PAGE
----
Aaron Hernandez Arrest: A Boring Offseason Is a Good Thing


June 21 2013; North Attleborough, MA, USA; Media members stake out in front of the house of New England Patriots tight end Aaron Hernandez. Mandatory Credit: Andrew Weber-USA TODAY Sports

It’s been a somewhat eventful Wednesday in the world of sports. In case you missed the news, Patriots tight end Aaron Hernandez was arrested today in connection with the on-going investigation into the murder of Odin Lloyd. Not really that much of a surprise given the way things have been developing over the past few days. At the very least Hernandez seems guilty of obstruction of justice. At the worst? (Note: He has now been charged with murder).

But then the real bombshell hit. Shortly after the arrest, the New England Patriots announced that they are not waiting around for the legal process to play out but are instead cutting Hernandez now. The team said in a statement, “A young man was murdered last week and we extend our sympathies to the family and friends who mourn his loss. Words cannot express the disappointment we feel knowing that one of our players was arrested as a result of this investigation. We realize that law enforcement investigations into this matter are ongoing. We support their efforts and respect the process. At this time, we believe this transaction is simply the right thing to do,” a statement from the team read.”

Why would the Pats release Hernandez while still owing him millions in guaranteed money? It’s pretty obvious. They know certain details of the investigation through police sources and are certain that Hernandez is about to be sent up the river. So no reason to hang onto him. You’re going to take the cap hit either way, so might as well cut him now and at least look like you’re taking a moral stand. Pure PR calculation on their part.

Obviously a murder investigation is on a whole other level from the bullcrap teams normally have to deal with when it comes to certain players. This is not your run-of-the-mill offseason nonsense. But even the usual stuff like DUIs and bar fights can be a real headache for organizations, especially those that pride themselves on fostering a “culture of accountability.”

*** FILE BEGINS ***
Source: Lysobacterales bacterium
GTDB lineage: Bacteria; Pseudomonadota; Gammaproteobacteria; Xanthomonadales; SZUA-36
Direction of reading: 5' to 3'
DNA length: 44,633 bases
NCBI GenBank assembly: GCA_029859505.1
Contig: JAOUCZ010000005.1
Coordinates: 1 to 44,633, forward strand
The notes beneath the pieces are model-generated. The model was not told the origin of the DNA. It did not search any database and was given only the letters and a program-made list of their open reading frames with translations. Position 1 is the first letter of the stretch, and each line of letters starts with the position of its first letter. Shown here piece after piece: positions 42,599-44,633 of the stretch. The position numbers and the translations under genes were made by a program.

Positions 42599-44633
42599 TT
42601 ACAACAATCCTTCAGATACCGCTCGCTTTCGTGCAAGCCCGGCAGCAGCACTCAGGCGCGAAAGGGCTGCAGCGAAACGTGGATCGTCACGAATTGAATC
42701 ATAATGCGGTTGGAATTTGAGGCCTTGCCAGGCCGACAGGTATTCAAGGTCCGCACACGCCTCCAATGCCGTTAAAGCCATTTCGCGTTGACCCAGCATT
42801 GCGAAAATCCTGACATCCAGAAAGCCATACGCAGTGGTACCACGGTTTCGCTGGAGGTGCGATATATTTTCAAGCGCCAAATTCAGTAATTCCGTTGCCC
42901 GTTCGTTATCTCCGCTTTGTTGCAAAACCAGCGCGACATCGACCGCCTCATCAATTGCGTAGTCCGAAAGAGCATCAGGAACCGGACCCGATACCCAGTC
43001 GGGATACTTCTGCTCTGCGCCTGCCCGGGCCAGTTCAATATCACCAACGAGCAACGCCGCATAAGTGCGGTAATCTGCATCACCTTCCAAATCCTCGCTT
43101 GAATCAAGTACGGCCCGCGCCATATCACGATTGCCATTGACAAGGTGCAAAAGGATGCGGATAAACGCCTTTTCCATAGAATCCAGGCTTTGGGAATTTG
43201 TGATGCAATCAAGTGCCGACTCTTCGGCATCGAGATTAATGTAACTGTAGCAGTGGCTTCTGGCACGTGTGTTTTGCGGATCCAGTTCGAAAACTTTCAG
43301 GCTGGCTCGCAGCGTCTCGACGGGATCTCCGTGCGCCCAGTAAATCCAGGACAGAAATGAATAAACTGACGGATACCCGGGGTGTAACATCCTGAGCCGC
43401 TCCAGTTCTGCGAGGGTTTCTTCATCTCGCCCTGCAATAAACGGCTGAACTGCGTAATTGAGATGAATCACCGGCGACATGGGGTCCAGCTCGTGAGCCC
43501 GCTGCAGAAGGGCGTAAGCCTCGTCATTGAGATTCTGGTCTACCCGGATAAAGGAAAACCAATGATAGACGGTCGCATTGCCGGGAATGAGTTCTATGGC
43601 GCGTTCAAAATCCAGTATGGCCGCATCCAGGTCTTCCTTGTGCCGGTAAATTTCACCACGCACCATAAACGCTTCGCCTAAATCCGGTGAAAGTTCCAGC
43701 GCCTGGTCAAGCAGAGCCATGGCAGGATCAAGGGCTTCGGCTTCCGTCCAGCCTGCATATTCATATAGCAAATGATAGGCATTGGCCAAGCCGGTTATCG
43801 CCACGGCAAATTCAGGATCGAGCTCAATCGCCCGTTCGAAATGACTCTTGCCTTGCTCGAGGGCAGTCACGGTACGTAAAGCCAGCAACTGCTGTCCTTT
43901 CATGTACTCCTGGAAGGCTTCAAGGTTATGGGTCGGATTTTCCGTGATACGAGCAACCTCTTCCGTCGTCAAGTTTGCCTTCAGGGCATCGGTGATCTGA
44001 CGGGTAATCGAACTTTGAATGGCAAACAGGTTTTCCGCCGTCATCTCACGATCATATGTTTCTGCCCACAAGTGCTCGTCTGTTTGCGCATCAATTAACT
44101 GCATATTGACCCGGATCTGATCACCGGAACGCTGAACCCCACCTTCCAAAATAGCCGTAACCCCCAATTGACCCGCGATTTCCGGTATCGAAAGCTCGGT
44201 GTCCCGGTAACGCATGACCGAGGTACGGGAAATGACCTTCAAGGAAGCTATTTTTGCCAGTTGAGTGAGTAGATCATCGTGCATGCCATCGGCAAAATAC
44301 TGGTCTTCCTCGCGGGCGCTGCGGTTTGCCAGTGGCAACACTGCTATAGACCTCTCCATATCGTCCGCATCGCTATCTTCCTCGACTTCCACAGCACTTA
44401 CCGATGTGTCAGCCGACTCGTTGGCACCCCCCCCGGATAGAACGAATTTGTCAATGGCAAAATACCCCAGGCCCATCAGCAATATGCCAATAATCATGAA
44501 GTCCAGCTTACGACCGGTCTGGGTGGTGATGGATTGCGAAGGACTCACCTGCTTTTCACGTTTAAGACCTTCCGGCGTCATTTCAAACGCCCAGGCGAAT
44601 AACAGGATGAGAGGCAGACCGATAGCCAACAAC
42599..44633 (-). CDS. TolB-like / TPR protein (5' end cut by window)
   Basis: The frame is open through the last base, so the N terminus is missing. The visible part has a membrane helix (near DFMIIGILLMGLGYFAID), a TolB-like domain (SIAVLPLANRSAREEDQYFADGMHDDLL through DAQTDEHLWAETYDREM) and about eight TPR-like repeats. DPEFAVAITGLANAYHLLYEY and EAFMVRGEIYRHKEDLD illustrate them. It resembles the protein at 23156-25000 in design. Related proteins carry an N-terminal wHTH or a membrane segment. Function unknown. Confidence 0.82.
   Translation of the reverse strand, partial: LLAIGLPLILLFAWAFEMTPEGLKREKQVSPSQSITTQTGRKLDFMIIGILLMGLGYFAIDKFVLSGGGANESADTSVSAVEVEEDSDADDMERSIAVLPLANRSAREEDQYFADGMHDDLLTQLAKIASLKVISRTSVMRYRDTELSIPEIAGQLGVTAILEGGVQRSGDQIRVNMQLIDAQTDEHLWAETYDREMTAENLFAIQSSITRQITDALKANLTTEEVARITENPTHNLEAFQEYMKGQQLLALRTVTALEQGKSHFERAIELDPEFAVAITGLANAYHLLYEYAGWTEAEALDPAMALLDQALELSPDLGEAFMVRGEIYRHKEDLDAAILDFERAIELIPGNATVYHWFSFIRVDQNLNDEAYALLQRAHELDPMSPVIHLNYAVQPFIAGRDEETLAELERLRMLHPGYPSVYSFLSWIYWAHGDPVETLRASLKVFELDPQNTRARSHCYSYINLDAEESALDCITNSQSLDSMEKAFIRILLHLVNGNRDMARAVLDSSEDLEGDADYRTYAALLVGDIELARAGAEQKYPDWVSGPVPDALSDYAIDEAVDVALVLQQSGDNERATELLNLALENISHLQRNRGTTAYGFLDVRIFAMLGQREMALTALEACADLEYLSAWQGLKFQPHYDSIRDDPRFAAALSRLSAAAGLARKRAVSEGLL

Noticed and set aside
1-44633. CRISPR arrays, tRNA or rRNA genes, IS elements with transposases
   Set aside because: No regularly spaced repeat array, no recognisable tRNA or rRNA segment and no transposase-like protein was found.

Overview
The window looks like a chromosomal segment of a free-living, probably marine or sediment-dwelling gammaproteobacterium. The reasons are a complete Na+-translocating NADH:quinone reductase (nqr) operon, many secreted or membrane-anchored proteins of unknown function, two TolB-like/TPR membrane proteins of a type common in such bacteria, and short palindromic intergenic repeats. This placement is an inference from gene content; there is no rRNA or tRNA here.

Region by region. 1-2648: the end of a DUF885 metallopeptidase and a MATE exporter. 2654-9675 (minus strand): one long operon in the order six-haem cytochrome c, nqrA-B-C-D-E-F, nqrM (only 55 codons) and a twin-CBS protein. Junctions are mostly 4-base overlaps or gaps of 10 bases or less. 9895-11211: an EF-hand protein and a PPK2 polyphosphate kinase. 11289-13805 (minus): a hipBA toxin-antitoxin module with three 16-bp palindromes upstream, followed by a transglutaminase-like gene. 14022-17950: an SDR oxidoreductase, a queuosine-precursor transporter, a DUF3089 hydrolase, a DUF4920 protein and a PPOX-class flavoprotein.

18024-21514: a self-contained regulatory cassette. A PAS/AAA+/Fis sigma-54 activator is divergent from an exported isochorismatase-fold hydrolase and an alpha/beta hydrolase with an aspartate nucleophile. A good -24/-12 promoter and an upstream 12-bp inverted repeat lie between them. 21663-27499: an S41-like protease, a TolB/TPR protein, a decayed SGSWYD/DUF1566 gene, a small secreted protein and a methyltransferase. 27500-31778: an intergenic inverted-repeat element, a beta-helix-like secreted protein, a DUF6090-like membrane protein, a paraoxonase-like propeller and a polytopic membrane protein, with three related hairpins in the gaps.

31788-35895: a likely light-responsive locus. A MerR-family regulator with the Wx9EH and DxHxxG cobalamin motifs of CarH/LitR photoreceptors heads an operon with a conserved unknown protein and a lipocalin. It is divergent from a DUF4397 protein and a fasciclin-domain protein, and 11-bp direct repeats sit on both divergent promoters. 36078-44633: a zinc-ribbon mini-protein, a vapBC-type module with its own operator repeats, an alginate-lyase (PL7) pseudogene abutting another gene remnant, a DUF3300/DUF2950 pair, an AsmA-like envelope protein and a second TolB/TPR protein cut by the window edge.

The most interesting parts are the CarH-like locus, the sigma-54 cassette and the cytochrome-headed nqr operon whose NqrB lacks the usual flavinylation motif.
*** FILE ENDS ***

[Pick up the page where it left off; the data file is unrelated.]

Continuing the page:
The Vikings are only too aware of this reality. In recent years they’ve dealt with plenty of offseason nonsense. Last year there was the Adrian Peterson cop-slap kerfuffle, a pretty big-time situation initially but one that eventually showed itself to be totally bogus. And remember Everson Griffen’s double-dip arrest? Give Griffen credit for maturing in the years since that embarrassing Detroit Lions-like incident. He is now an upstanding citizen and pretty good football player.

And if you want to talk in-season incidents, of course there was the Chris Cook domestic battery mess. And Love Boat. And various other problems major and minor. The point being, if you’re going to run an NFL team, your players are occasionally going to get in trouble. And you are going to have to pull off some pretty serious spin-doctoring on their – and your own – behalf.

The Patriots right now are dealing with a situation that is about as bad as it gets. DUI and domestic battery are horrible but premeditated murder is on another plane. And this involves a highly-paid superstar player. This is probably the biggest such incident since the Ray Lewis disaster. The Ravens stood by Lewis the entire time and he eventually got off. The Patriots’ rush to cut ties with Hernandez certainly suggests that he is in big big trouble.

A Viking fan watching all this go down has to feel pretty grateful for the relative calm and sanity we have experienced so far this offseason. No arrests. No incidents. Nothing to be embarrassed about. Unless you count Rick Spielman treating Antoine Winfield like dirt. But that’s not a crime in the eyes of the law. It’s only a crime against common decency.

Will the calm seas continue for the Vikings as we sail toward training camp? Or is there a storm building beyond the horizon? No way of knowing. All we can do is cross our fingers and hope our guys stay out of trouble. The Hernandez mess reminds us just how bleak things can sometimes become.

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